By Beth Treffeisen
The South End Landmarks Commission (SELC) voted to continue the application for the preservation plan and evaluation report of the Dowling Building at Boston Medical Center at the January 3, hearing.
With Commissioners John Amodeo and John Freeman, who have been working on this project for many years absent from the hearing, the remaining three Commissioners felt it was not appropriate to make a final decision, especially without seeing a copy of the preservation plan or the current Institutional Master Plan (IMP).
“There is a long history here,” said Commissioner Catherine Hunt. “There are two Commissioner’s that have been a part of this not here and I believe we are not capable of making a decision without a plant in front of us and just with a discussion here.”
Boston Medical Center is a private, not-for-profit, 496-bed, academic medical center located in the historic South End. It has the largest safety net hospital and busiest trauma and emergency services center in New England.
This Preservation Plan is a follow up to a 2014 discussion about the Phase 1 Project that is currently under construction on Albany Street. As part of that decision, Boston Medical Center was asked to return with a preservation plan on the future growth of the hospital.
The proposal would create a historic committee that will work with the SELC into the future and will grade the buildings in order of historic importance to help with future development planning.
As part of the current IMP, the hospital is in a multi-year redesign that consolidates inpatient operations to the Menino side of the campus and transitions services out of the Newton Pavilion by 2018.
Right now, the Boston University School of Medicine cuts the two buildings off, often leading to patients having to be put in an ambulance to travel between the few blocks.
But, as Boston Medical Center looks to the future, the plan calls for having all their services along Albany Street. In order to meet that demand, the designers are looking towards the historic Dowling Building as the next point of expansion for in-patient care.
The Dowling meeting, Leslie Donovan from the Tremont Preservation Services said, is unable to be retrofitted to allow for inpatient care and will make it very difficult to keep everything on that block if a new building is not put in it’s place.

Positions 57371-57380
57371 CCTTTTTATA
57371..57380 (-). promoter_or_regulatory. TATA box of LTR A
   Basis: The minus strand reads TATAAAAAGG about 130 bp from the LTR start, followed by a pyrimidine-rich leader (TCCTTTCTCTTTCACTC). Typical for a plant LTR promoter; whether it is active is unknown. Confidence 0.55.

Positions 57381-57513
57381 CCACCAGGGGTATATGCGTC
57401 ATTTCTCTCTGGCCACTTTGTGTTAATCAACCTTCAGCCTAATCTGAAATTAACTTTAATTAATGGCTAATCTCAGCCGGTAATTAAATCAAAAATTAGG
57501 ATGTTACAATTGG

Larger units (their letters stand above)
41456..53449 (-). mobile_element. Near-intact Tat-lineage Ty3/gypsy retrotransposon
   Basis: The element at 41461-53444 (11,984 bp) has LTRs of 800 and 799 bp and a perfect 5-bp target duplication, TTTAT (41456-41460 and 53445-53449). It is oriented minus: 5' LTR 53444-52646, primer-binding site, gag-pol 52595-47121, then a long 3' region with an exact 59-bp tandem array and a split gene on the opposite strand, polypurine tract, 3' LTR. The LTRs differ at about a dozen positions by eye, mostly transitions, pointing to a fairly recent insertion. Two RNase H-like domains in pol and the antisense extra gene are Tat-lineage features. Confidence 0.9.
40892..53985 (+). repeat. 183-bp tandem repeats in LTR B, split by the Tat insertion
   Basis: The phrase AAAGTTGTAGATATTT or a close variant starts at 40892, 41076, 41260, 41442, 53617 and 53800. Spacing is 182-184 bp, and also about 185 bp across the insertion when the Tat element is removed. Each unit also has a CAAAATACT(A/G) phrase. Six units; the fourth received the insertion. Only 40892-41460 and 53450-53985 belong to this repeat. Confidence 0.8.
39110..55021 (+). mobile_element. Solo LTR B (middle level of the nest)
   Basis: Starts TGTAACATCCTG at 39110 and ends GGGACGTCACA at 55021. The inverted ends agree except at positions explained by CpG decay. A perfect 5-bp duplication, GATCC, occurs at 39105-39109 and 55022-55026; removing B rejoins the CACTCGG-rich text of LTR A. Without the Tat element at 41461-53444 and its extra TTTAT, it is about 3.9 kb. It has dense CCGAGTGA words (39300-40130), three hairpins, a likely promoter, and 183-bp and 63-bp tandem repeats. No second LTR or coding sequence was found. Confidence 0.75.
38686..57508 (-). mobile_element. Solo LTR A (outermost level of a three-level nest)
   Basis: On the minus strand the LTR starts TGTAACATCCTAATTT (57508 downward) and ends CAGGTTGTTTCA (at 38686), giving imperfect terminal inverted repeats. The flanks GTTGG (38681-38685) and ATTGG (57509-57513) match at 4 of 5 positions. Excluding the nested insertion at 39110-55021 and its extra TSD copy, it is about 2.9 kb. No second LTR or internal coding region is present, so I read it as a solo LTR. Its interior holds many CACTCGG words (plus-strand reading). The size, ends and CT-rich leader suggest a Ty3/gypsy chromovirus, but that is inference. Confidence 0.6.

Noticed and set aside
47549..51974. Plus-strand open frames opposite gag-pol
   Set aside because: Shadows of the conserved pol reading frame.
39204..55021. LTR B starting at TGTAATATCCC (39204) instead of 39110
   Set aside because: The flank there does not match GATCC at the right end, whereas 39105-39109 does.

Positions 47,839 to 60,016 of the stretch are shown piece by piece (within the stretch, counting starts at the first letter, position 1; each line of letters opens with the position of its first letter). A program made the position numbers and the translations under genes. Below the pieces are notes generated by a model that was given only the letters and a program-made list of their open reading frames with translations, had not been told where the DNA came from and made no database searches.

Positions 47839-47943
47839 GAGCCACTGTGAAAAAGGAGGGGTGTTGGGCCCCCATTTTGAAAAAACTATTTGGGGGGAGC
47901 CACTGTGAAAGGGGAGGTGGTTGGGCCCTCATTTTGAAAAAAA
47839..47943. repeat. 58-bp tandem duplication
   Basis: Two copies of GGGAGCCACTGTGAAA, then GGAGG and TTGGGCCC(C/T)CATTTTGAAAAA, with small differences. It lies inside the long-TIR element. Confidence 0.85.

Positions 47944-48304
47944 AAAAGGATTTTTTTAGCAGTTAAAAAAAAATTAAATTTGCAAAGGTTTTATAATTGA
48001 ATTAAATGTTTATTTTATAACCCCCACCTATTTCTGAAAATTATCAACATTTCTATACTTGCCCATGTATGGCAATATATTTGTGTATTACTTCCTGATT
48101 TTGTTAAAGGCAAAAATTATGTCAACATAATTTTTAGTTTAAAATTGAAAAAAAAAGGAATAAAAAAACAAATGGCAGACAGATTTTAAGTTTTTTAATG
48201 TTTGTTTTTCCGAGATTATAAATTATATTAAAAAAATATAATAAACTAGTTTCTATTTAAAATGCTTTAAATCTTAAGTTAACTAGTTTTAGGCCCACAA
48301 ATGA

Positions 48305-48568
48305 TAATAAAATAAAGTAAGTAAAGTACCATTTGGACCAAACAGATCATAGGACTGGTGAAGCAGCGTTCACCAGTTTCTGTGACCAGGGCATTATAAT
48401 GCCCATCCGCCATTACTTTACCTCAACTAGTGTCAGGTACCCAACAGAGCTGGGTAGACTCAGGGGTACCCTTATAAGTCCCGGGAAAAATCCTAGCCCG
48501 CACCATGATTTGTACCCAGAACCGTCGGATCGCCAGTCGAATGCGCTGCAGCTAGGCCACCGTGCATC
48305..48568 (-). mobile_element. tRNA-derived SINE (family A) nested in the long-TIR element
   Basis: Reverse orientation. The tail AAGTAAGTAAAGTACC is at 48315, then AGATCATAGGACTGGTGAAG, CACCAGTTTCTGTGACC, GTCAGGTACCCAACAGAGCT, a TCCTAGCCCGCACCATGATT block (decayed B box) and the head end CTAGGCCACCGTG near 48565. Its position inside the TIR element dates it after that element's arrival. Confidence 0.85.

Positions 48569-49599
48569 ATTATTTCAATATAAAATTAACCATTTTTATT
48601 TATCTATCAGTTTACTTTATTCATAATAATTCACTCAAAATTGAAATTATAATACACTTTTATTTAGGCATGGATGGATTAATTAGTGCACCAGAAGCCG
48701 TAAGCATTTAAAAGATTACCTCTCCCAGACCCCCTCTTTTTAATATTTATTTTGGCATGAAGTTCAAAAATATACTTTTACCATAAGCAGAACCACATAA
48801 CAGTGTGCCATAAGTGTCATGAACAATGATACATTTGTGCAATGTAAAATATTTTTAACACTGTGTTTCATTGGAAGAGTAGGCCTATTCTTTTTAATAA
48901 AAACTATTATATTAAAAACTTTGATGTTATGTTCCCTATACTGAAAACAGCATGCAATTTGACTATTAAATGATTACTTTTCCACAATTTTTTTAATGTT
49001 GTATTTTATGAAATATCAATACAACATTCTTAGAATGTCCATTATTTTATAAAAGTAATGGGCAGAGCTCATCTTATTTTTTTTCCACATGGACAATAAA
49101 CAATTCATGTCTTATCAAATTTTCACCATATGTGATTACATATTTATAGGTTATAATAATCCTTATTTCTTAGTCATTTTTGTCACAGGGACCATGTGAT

“There are almost no ways of redoing features, structures, systems, floor landings, windows that would be able to serve the needs of the patients,” said Donovan. “They are already looking for a new building that will meet those requirements.”
As of right now, the Dowling Building will be put on the back burner until further expansion is needed.
The West Newton Campus currently has 600,000 square feet not being used and is just sitting there vacant. The goal is to close down that campus and move part of the beds into the Menino and Yawkey Buildings. The final goal is to have a total of about 300 beds.
The Power Plant will be used as a new outpatient and administrative building.
“We are trying to plan for the future but the future is hard to plan for, especially in a hospital,” said Brendan Whalen the director at Boston Medical Center.
The applicants were asked to come back with more creative alternatives to using the Dowling Building for future inpatient care and what those ramifications would be like.
Commissioner Hunt asked them to also look at where they would expand beyond just the Dowling Building. She said, “If you’re going to expand it would have to be right across the street and sooner or later it’s going to happen.”
SELC doesn’t approve chain-link fence for Blackstone School
Earlier in the meeting, the SELC approved in concept the removal and replacement of a failed retaining wall and installation of new stairs, railings, and fencing along West Dedham Street at the Blackstone Boston Public School.
The retaining wall collapsed two years ago during the snowstorms, causing the school to do an emergency repair. According to Khadijah Brown, the facility manager for BPS, the structural engineer who looked at the wall said it would have to be reconstructed.
The big issue arose when Brown proposed putting an 8-foot high, chain-link fence with deep mesh along the wall, to prevent kids from climbing over and from falling into the lower ditch below.
“We absolutely have to have a fence to keep those kids from falling into that area,” said Brown.
Brown said that schools usually use a steel picket fence, but she said the school doesn’t believe it would be enough to keep kids out. She also agreed that 8-feet is a bit high and would definitely lower it.
Issues also arose with the design as to whether there was a gate or not that led down the stairs. Brown said there has to be one because it needs to be operated during emergencies.
“I think we’re in a difficult situation to approve a chain link fence because of the area,” said Commissioner Peter Sanborn. “And if we can’t make the City abide by their own codes it’s a bit hypercritical.”
The applicant was asked to submit a new design for a fence more in keeping with Shawmut Avenue, with steel pickets, with height not exceeding six-feet, along with a more detailed design of the gate to go to staff.